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France To Subsidize Games As Art

Zonk posted more than 7 years ago | from the 50-percent-art-and-50-percent-business dept.

48

The New York Times is reporting on efforts by the French culture ministry to treat videogames as art. About time. This initiative will include giving tax breaks for game development, and national recognition of game developer achievements (like the arts award received by Shigeru Miyamoto this March). From the article: "With a total of roughly 100 video game companies, France, along with Britain, has long produced more video games than the rest of Europe combined, according to the market research firm Idate, of Montpellier, France. Of late, however, the French companies have been facing tough times. Infogrames has been struggling against high debt, and an American rival, Electronic Arts, bought 19 percent of Ubisoft's shares in 2004. And Vivendi Games earns most of its revenue from one best-selling game, World of Warcraft, said Laurent Michaud, head of the video games division at Idate. 'It is true that the French video game sector is fragile,' Mr. Michaud said. 'But this is true for companies in all markets due to the quick-changing nature of industry.'"

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Canada (2, Informative)

HappySqurriel (1010623) | more than 7 years ago | (#16774919)

Currently Canada is offering a competition for independant developers as well:

http://www.theglobeandmail.com/servlet/story/RTGAM .20061108.wtelefilmm1107/BNStory/Technology/home [theglobeandmail.com]

Re:Canada (1)

tb3 (313150) | more than 7 years ago | (#16775437)

Yeah, I saw that in the paper this morning. I'd like to get in on it, but for the life of me, I can't come up with a game idea that has Canadian content. I don't think Donut Wars, Eh? would go over too well.

Re:Canada (0)

Anonymous Coward | more than 7 years ago | (#16776517)

All you need to do is look back to Anachronox on the PC. They used Canadian money as currency.

That sounds familiar (1)

MonkeyOfRage (779297) | more than 7 years ago | (#16785491)

You play a guy named Gordy who goes dog sledding through lumber camps and picks up back bacon for health powerups? I think it's been done... or was I just really drunk.

Re:Canada (1)

lilmouse (310335) | more than 7 years ago | (#16779631)

I saw an interesting article about subsidies for computer games in Canada:

http://www.escapistmagazine.com/issue/70/15 [escapistmagazine.com]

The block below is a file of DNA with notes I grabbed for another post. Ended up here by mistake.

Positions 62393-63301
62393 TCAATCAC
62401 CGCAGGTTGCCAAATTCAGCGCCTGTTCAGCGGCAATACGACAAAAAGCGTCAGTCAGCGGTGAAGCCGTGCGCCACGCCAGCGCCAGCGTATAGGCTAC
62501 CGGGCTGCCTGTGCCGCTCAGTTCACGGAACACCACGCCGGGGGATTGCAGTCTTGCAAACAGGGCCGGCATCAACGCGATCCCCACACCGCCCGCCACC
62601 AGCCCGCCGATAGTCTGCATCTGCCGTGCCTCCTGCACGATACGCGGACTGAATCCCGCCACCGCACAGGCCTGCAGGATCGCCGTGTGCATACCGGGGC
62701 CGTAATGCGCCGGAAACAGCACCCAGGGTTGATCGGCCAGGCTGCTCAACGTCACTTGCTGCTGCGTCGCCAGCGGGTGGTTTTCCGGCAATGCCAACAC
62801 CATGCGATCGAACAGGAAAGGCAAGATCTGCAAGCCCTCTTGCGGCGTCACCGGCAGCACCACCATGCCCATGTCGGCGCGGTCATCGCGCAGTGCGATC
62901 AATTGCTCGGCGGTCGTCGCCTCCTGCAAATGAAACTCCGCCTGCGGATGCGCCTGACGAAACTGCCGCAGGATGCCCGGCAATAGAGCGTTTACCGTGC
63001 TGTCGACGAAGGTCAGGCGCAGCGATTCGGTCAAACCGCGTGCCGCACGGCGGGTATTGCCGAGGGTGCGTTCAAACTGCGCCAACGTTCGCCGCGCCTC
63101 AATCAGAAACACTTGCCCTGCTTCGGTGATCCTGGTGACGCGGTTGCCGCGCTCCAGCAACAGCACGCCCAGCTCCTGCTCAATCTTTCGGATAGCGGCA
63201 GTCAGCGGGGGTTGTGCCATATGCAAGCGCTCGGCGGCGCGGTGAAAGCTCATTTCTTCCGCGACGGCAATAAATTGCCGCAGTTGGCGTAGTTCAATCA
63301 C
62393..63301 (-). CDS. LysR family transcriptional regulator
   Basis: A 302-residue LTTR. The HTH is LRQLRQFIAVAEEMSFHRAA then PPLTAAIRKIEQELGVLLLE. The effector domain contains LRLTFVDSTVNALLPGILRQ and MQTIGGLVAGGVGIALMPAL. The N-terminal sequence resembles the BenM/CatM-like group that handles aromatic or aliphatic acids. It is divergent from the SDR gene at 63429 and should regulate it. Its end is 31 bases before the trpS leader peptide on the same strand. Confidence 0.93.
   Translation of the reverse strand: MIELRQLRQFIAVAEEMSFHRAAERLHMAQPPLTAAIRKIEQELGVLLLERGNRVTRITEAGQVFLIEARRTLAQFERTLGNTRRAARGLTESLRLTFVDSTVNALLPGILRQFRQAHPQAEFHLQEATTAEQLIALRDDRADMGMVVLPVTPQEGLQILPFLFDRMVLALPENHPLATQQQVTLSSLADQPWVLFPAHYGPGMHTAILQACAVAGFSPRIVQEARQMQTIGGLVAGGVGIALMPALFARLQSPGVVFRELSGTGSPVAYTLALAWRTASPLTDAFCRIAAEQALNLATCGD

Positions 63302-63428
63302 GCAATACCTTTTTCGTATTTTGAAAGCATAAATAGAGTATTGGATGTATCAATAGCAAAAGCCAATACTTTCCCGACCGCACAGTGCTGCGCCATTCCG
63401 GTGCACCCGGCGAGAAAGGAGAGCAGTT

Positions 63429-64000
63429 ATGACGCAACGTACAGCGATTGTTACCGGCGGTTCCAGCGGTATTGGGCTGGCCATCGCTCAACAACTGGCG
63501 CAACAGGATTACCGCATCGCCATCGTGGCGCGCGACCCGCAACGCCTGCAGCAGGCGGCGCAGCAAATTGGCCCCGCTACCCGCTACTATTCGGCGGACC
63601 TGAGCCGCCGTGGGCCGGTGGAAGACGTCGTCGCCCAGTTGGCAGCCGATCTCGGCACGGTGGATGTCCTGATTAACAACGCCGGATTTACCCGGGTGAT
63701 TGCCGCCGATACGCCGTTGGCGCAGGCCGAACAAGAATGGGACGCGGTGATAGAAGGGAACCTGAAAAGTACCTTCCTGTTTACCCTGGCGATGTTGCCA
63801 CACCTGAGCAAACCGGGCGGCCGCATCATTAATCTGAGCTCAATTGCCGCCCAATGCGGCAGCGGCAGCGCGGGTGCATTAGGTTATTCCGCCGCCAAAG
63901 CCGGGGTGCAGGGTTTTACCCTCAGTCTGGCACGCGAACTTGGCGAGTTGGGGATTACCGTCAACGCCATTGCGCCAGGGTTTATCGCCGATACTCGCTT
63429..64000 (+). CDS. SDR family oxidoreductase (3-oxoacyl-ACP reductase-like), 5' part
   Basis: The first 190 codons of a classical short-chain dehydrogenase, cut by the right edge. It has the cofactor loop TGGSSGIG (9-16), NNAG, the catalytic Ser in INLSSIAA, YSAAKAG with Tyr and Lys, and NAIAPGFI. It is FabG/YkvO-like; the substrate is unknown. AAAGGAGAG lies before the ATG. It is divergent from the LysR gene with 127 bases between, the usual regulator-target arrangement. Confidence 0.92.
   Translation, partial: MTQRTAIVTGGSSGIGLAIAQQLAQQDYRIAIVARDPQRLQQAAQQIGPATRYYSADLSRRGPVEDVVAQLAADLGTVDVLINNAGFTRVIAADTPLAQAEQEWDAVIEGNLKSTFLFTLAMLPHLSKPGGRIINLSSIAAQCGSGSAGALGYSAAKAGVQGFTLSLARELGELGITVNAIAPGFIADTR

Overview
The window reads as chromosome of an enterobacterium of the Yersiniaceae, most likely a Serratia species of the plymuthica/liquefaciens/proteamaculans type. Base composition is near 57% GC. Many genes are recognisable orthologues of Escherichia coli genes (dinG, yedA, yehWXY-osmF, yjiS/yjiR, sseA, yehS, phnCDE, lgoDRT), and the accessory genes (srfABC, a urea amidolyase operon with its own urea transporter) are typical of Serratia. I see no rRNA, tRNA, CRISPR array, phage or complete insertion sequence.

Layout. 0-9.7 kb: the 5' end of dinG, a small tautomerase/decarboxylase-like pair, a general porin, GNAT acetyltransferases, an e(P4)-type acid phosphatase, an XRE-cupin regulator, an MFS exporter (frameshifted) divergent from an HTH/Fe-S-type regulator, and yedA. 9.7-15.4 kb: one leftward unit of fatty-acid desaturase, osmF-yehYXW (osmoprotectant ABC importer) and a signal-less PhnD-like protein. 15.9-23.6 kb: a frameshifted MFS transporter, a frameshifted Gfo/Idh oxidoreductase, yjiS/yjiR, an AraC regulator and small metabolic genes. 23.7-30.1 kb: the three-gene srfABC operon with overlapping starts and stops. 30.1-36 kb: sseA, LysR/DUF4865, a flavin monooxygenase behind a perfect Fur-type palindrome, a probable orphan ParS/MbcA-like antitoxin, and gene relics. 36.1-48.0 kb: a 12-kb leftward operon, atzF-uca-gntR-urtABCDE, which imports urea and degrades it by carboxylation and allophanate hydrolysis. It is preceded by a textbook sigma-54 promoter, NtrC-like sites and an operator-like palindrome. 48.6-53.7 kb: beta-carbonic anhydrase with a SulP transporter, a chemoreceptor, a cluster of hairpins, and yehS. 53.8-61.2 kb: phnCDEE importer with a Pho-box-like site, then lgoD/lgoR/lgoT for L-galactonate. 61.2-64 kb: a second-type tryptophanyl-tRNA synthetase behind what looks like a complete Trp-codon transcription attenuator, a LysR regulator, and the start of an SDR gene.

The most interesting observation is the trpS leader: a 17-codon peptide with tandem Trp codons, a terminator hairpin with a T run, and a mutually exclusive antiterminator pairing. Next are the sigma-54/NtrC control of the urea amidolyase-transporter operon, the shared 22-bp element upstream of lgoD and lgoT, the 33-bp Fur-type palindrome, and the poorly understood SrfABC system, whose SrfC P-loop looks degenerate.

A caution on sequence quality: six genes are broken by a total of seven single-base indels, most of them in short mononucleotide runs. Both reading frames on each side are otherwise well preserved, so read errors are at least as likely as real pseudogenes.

The article points out that the companies in Canada that are getting the money (currently) are ones like Ubisoft - very large and able to move large numbers of jobs around... Money for independent gamers would be nice. But as things are set up, it makes more sense in some ways to give $$$$$$$(CD) to giant companies instead of the little guys - who I think make better games!

We'll see what happens in France, eh?

--LWM

The article does not mention a subsidy. (2, Informative)

krell (896769) | more than 7 years ago | (#16774975)

I could find no reference to any subsidy (word "subsidize" in news item title) in the article. However, I did find a tax break. A tax break should never be confused with a subsidy ("Monetary assistance granted by a government....") since no money is given by the government ($0 of government money spent). A tax break merely lets someone keep more of what they already own.

Re:The article does not mention a subsidy. (0, Flamebait)

thule (9041) | more than 7 years ago | (#16775081)

Get with the lingo buddy. We have Dem's in control of the US Congress now... it's called corporate welfare and I think we're supposed to hate that companies get to keep more of their money because, like, they oppress the workers of the world or something. Yeah, that's the ticket. Did I get that right?

Oh, and rich people, them too. They should not be able to keep their own money either.

always hilarious (3, Insightful)

krell (896769) | more than 7 years ago | (#16775127)

It's always hilarious and quite sad at the same time, the idea that anything the government somehow manages not to plunder from you should be treated as gift from the government.

Re:always hilarious (1)

Hijacked Public (999535) | more than 7 years ago | (#16775427)

But we're talking about corporations here so plunder is ok.


I think. The money they use to pay taxes could not possibly be the same money we pay them for goods and services, could it?

Re:always hilarious (1)

zoney_ie (740061) | more than 7 years ago | (#16784049)

I live in Ireland. Seems like a rather good idea not to plunder corporations, but rather have low taxes for them, and offer various benefits for setting up.